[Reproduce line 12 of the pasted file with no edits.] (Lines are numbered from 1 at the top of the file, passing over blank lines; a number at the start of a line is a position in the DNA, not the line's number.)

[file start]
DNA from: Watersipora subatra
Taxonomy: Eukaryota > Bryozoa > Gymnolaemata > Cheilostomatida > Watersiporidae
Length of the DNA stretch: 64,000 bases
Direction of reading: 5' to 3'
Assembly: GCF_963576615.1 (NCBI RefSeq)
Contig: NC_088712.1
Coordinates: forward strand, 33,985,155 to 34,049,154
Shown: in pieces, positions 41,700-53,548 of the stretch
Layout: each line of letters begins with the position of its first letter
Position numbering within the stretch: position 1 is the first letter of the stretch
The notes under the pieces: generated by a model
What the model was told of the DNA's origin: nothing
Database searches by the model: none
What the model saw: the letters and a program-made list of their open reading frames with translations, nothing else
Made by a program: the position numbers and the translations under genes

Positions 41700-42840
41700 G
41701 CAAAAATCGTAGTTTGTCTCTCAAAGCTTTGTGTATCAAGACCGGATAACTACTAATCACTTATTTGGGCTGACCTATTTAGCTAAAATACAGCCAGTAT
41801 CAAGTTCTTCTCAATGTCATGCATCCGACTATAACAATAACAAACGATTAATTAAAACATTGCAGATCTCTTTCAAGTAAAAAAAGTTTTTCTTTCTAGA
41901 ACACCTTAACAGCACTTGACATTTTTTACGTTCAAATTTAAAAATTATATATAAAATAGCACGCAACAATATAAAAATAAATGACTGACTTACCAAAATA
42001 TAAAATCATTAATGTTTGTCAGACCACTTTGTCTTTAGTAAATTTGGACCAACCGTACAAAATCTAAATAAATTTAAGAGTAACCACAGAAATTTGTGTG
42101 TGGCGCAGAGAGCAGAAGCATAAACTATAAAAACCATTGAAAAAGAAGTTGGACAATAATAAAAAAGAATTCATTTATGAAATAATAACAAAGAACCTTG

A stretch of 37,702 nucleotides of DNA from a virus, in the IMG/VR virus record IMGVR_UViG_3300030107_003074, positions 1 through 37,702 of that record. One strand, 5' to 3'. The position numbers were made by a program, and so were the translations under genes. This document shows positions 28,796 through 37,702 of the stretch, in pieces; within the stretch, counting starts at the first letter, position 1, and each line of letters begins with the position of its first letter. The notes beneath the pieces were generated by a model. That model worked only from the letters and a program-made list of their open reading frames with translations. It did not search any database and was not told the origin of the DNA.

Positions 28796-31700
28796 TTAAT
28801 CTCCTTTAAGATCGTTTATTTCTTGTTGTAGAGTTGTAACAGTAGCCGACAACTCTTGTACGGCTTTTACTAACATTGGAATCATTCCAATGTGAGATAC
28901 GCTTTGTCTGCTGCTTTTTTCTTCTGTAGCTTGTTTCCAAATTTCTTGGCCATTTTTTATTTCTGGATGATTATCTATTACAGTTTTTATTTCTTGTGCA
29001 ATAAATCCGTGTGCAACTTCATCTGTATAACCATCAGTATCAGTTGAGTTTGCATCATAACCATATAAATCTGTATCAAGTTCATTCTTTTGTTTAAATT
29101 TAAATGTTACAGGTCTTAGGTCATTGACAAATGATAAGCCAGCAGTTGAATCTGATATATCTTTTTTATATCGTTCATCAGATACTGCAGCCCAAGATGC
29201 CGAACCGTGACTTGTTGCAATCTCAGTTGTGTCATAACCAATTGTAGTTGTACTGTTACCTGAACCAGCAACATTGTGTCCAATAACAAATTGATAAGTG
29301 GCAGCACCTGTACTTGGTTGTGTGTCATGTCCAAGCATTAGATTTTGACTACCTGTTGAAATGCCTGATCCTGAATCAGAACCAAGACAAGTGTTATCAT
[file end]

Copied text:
What the model was told of the DNA's origin: nothing